MK 26 GMLS JETTISON
The Mk 26 GMLS has two jettison devices. They are deck-mounted at an angle to the launcher platform at the A and B dud-jettison positions. The two units are hydromechanically extended and retracted. They use an explosive gas generator to provide the ejecting force. Both the missile and an expendable piston assembly jettison over the side. Jettison operations start with a preparatory order from the ship's combat system (SCS). The main control console (MCC) operator in the integrated control station (ICS) controls all subsequent actions. The jettison devices of the various Mk 26 GMLS mods are identical.
Above the deck, the jettison mounting bracket supports, encloses, and protects the upper jettison components (fig. 8-2). Anti-icing fluid is circulated around the expendable piston cap to prevent ice buildup. A locking post and screw secure the gas generator cover to the bracket.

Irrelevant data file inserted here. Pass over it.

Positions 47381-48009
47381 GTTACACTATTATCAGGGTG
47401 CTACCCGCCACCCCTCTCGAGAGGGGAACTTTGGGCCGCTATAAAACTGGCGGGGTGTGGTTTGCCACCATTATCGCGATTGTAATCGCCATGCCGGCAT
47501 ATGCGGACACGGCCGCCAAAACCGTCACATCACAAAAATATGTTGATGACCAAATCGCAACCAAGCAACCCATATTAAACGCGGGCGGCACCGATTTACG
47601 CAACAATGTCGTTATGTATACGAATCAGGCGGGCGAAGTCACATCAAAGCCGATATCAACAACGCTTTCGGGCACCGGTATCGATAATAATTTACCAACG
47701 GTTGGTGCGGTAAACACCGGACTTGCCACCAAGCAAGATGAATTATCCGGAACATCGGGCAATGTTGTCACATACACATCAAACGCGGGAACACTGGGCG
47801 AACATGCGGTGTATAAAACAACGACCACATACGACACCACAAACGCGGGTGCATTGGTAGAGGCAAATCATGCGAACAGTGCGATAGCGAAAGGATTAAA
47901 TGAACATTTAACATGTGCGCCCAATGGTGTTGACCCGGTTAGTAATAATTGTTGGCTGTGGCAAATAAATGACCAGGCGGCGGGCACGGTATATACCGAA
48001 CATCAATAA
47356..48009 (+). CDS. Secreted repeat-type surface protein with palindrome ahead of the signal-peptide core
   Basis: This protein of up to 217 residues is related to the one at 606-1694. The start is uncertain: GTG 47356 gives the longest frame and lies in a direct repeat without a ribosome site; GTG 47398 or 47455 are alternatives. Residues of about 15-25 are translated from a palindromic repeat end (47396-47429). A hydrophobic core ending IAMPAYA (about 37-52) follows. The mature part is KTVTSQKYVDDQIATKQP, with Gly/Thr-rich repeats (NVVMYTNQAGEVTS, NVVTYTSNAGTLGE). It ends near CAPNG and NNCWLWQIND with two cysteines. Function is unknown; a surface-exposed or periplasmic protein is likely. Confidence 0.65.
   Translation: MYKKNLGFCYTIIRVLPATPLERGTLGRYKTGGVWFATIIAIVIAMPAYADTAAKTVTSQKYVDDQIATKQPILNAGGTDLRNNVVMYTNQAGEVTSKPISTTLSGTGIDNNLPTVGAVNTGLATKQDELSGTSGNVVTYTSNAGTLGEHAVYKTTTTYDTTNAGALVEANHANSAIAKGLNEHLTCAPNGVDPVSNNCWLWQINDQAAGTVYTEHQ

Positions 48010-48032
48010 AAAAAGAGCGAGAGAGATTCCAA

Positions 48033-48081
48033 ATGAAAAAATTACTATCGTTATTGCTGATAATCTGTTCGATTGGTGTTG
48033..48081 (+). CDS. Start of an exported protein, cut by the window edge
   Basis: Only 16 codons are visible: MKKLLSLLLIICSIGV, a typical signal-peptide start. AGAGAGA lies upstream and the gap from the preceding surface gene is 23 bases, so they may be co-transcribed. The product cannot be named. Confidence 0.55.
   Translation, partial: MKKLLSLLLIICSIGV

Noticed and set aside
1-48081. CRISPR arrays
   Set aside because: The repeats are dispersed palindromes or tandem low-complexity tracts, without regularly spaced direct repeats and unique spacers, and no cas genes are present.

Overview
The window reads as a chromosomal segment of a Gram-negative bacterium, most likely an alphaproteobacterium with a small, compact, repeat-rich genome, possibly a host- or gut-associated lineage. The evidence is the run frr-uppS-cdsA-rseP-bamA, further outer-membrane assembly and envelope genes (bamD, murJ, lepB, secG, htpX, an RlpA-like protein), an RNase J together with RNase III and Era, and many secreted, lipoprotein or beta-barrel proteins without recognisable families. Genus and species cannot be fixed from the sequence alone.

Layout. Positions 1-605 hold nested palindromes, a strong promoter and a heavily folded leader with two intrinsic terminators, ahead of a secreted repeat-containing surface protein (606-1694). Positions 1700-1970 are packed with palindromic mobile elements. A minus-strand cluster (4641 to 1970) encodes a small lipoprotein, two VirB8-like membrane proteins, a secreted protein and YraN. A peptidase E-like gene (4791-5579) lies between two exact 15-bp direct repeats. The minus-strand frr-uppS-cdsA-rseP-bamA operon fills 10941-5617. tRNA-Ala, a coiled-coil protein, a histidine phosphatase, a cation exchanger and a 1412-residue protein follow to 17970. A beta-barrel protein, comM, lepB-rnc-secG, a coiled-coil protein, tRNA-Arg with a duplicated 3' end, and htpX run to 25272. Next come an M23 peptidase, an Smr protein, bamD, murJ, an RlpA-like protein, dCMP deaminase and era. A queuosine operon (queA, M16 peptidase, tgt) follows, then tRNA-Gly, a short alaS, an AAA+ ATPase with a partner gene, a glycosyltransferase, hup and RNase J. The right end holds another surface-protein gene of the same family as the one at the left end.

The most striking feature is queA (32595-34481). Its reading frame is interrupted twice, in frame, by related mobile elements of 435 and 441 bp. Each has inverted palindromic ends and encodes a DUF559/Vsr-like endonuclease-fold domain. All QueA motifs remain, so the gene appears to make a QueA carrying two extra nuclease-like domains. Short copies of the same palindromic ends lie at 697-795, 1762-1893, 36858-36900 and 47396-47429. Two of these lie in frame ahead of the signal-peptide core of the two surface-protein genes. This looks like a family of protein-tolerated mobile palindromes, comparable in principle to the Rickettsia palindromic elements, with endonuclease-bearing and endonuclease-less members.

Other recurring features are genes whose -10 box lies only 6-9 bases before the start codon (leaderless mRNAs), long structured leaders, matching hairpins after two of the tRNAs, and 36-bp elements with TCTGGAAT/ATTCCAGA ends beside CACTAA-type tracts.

Below the deck, the 4-foot jettison housing cylinder contains the extender mechanism and the expendable piston assembly. The upper end of the cylinder is thicker than the lower end. It must be thicker to withstand the explosive force developed by the gas generator. A motor housing is bolted to the back of the cylinder. It contains a small bidirectional hydraulic motor that is controlled by a solenoid valve assembly.
The extender mechanism consists of an extender screw, extender nut, and extender sleeve. The extender screw is coupled to the output shaft of the hydraulic motor. The extender nut is threaded onto the screw and bolted to the extender sleeve. The extender screw is rotated counterclockwise (to extend) or clockwise (to retract) by the motor. The extender nut and sleeve (with the expendable piston assembly) travel out or in on the threads of the screw.